Rather they tended to side with reactionary and counterrevolutionary forces. For Marx, this is because they end up as “bribed tools of reactionary intrigue.” That is, they get cynically manipulated by political forces far more powerful than them who, needless to say, don’t have their true interests at heart. And the leaders of this reactionary intrigue in a 21st Century context are easy enough to spot. They are the funders, the backers and the backroom ‘thought’ leaders (if they can be called that) of these modern-day brownshirt movements.
Those who pull the strings…
And these figures, of course, are very far from being members of the lumpenproletariat themselves – or even the non-lumpen proletariat, for that matter. One such figure is Alan Ayling (better known by his alias ‘Alan Lake’), who has been described by the Guardian as the EDLs “chief financier”. Far from coming from the gutter, Ayling is, in fact, an IT millionaire and former director of the financial services outfit Pacific Capital Investment Management.
Another such figure is Paul Weston, who joined with former EDL and former BNP members to form the short-lived ‘British Freedom Party’. A quick search on YouTube reveals numerous propagandistic videos in which Weston speaks in the plummy tones of an Oxford don or English public school master. Surely, this is not, by any stretch of the imagination, a man who could himself be seriously described as a member of the lumpenproletariat. (Incidentally, Weston is, like many anti-immigrant bloviators, also a complete hypocrite. In addition to having himself lived abroad on at least one occasion, he is also married to a Romanian woman).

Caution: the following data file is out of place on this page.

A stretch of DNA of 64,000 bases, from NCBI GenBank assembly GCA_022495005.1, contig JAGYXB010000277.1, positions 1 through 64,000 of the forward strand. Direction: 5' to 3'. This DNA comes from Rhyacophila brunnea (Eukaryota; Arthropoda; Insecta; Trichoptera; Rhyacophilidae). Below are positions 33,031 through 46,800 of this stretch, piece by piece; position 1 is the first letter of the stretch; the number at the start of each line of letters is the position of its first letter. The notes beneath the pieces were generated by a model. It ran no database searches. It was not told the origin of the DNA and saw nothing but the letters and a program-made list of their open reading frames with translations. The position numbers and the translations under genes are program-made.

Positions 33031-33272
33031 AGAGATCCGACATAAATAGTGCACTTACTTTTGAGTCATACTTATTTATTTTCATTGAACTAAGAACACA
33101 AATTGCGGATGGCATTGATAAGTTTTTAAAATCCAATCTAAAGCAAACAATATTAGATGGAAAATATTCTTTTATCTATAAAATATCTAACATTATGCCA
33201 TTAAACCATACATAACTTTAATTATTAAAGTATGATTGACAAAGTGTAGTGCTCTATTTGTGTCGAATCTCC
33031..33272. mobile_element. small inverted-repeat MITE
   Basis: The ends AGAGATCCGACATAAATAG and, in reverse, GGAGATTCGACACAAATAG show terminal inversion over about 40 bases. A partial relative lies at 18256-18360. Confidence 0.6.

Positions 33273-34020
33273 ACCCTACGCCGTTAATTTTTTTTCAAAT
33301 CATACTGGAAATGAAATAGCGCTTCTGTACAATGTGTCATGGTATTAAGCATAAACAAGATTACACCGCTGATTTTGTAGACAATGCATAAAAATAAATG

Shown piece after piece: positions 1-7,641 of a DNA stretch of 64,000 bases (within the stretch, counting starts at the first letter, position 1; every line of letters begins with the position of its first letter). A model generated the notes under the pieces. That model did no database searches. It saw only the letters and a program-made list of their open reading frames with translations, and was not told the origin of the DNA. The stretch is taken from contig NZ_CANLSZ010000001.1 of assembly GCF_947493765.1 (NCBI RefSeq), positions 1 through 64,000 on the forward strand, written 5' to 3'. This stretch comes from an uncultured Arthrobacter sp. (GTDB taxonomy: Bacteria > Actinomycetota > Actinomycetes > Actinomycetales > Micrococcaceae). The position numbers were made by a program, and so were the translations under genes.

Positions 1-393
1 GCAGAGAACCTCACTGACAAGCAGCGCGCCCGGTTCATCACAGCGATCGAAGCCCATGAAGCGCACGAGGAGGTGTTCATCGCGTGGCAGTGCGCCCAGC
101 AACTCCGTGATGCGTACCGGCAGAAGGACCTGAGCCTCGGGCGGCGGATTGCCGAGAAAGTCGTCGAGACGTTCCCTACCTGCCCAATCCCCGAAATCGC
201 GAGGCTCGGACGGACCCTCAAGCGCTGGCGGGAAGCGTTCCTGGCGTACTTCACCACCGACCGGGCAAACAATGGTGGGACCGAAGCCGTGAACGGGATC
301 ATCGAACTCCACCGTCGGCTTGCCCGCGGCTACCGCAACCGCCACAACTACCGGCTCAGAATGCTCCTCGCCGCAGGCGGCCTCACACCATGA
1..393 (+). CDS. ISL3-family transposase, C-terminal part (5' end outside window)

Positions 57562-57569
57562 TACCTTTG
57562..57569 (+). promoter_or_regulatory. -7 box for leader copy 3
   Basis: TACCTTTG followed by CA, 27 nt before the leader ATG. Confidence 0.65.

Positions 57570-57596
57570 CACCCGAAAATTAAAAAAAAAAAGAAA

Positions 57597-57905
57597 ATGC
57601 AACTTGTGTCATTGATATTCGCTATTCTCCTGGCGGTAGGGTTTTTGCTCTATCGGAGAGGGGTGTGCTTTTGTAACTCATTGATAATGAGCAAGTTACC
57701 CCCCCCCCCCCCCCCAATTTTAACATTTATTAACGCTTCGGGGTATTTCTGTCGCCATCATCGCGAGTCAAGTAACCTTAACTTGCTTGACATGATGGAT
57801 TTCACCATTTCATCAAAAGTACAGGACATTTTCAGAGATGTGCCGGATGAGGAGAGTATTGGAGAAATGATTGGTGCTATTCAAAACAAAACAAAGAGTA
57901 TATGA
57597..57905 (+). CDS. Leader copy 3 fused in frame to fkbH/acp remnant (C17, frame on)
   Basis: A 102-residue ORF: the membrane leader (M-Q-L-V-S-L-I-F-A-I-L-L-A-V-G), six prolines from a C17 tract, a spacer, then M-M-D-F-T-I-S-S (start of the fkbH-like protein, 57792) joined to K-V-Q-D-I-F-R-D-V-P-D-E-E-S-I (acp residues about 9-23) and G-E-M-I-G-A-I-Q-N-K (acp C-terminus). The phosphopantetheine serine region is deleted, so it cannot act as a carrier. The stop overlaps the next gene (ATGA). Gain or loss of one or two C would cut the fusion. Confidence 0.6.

And financial support for the far-right seems to come from well beyond the UK’s own shores. In December 2018, the Guardian reported on “the hidden global network behind Tommy Robinson”. It found that:
Tommy Robinson is receiving financial, political and moral support from a broad array of non-British groups and individuals, including US thinktanks, rightwing Australians and Russian trolls, a Guardian investigation has discovered. …
Robinson… has [also] received funding from a US tech billionaire and a thinktank based in Philadelphia.
We should readjust our focus
Clearly then, the far-right’s rank and file shouldn’t be the only focus of our ire. Because they are being used by people far more powerful and dangerous than themselves. So much so that far-right groups like the EDL could not function without their network of backers. Yaxley-Lennon seems also to have enriched himself by serving as the lout-in-chief of his sorry ragtag of followers.
As The Canary has argued on previous occasions, though we’re two decades into the 21st Century, Marx’s analysis continues to be just as useful for understanding our own time as it was for his. Evidently, he foresaw how today’s lumpenproletariat continues to serve as the bribed tools of society’s major forces of reaction and regress.
Featured image via Shayan Barjesteh van Waalwijk van Doorn – Wikimedia Commons and Wikimedia Commons